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Half Dome was originally called "Tis-sa-ack" by the Native Americans who lived in Yosemite Valley before white settlers moved in. The name refers to a mother from native legend and they say her face can be seen in Half Dome. Around 1850, white settlers started entering the valley. It was declared that Half Dome was "perfectly inaccessible" and would never be summited. This was proved differently by George Anderson. Anderson was a blacksmith living in Yosemite and spent several weeks drilling and placing eyebolts into the smooth granite on the eastern side of Half Dome during 1875. He would be the first to summit. In 1919, the Sierra Club funded the replacement of Anderson's eyebolts with the current braided steel cables we see today.
Half Dome is one of the premier landmarks in Yosemite National Park. It is known throughout the world and has been immortalized in photos by Ansel Adams. The summit can be achieved by either hiking at least 8 miles one way on one of the several trails or by taking on the multiday rock climb up the face.
There are two important things to know when you begin planning your Half Dome conquest. For one Half Dome is only open during the summer months, roughly late May to early October. The dates can vary based on how much snow fell in the high country. Check the permit link down by directions for the most current information.
There are multiple hiking routes to choose from. The most common is via the Happy Isle trailhead on the valley floor. You can also start at Glacier Point on the Ponorama Trail. Another option would be starting at Tenaya Lake off the Tioga Pass. See the backcountry office for overnight options. Whatever option you choose plan ahead and be prepared for a full day of hiking. In general, a day hike to the summit and back will take 10 to 12 hours. You'll cover at least 16 miles and 4,800 of AEG.
Starting from Happy Isles, you head up the Mist Trail. See the Mist Trail write up for more details. To summarize, you work your way up to the top of Vernal Falls and then continue to the top of Nevada Falls. The top of Nevada Falls is roughly 3.5 miles and 2,000 of AEG. From there, you head into Little Yosemite Valley on a smooth grade for the next mile. The trail is well marked.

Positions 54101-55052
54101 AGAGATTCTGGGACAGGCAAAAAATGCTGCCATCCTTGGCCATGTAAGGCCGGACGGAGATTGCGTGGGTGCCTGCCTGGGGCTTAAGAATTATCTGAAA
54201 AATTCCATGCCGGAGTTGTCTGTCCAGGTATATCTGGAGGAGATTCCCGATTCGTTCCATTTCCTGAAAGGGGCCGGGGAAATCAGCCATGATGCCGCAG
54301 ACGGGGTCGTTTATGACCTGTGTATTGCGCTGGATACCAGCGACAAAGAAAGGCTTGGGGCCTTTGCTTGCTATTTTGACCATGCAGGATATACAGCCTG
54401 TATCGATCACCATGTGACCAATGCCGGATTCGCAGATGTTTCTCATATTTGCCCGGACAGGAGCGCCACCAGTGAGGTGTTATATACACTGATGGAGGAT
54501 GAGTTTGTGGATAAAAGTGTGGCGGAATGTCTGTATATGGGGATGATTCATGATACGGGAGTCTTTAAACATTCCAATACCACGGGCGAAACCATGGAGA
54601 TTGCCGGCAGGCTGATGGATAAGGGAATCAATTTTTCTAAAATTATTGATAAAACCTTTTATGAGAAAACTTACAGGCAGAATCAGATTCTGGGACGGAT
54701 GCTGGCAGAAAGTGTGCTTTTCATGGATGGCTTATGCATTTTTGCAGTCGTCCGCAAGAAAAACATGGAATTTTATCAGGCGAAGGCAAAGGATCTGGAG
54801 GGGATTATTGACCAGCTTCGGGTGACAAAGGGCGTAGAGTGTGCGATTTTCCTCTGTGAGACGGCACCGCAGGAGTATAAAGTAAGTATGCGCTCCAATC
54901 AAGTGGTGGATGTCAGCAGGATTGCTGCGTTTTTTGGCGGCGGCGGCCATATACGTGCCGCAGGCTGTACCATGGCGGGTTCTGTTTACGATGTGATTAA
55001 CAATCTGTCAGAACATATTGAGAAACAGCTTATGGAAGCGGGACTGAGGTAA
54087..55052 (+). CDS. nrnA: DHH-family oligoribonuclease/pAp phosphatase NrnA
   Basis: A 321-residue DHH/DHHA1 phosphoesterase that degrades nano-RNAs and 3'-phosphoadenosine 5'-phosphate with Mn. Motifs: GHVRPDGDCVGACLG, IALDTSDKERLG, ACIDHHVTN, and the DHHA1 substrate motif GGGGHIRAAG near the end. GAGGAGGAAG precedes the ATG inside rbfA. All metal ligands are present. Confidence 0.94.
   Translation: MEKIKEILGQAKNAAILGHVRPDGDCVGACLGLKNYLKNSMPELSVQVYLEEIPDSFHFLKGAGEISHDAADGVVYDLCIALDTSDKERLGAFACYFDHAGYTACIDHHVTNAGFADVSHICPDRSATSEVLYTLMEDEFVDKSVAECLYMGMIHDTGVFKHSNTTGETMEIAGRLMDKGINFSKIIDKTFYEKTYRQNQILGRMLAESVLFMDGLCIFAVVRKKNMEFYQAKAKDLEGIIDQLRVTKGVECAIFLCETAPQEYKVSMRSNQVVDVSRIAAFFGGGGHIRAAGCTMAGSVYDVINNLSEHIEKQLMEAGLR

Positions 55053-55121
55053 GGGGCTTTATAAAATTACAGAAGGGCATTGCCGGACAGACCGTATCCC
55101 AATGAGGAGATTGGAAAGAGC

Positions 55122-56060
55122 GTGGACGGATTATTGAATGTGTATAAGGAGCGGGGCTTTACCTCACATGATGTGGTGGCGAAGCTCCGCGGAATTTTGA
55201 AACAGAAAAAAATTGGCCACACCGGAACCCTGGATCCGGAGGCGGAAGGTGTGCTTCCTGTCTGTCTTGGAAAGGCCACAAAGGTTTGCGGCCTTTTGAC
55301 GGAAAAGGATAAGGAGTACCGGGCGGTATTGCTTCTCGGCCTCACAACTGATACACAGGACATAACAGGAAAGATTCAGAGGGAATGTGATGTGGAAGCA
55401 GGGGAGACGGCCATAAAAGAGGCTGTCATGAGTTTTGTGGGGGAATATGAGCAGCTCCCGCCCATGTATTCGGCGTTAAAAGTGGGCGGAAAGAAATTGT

From the campground in Little Yosemite Valley, you turn north and will begin working your way up into the forest on a gentle and consistent grade of switchbacks. Views are limited due to the tall trees in the area. After a little over a mile you come to the turn off for Clouds Rest and Tenaya Lake. Tenaya Lake is one of the alternative starting points for this hike. Continue up the trail towards Half Dome.
As you continue up, you gain elevation and several views open up. Clouds Rest looms to the east. It sits 1,000 feet higher than Half Dome. As you work your way up, the east side of Half Dome slowly comes into view. Trees continue to block your view until you get closer. Finally a break in the trees appears and it provides a clean view of the summit. From there the trail turns west and heads towards the summit.
You know you're close when you reach the switchbacks on sub-dome. Take your time and work your way up. Be careful when passing people. As you work your way up sub-dome the view of the cables becomes clear. You can see the ant like people spread out working their way up or down. The climb up the cables looks very intimidating and you wonder if this is a good idea. Of course it is!
When you reach the bottom of the cables, you can either pick up a pair of gloves from the stack at the bottom or bring your own pair. Gloves will protect your hands on the cables. Also check your pack to make sure everything is secured. If the cables are crowded wait your turn and then begin working your way up. Climbing the cables takes teamwork with those around you. Make sure you have good footing whenever you need to stop. Also be careful with those heading in the opposite direction. Most important take your time and be careful with every step of the way. The granite is very slick on the cables due to the years of hikers going up and down. Work your way up and you'll reach the summit in a few minutes.
The summit of Half Dome is a huge open area that covers several acres. Take your time to explore and enjoy the views. You're rewarded with a 360 degree view of Yosemite. To the west sits Yosemite Valley. To the east sits Clouds Rest. Tenaya Canyon lays to the northeast and Mount Starr King to the south. Take some pictures and eat some lunch. From here, you need to head back down the cables and then return to either camp or Yosemite Valley. The return trip is almost all downhill and goes by fast. Once back to Yosemite Valley, take a moment to gaze at Half Dome. You've conquered the summit and will see it in a different light. Be proud of your accomplishment!
Half Dome is struck by lightning every single month throughout the year. On July 27, 1985, five hikers were struck by lightning, resulting in two fatalities. See the book called Shattered Air by Bod Madgic for details. Use your head when you approach the cables and don't risk the summit if bad weather is present. You can either wait it out or try another day. In general, summer storms move in late in the afternoon. Try to be on your way down by early afternoon.
Check out the Official Route and Triplogs.
This is a moderately difficult hike.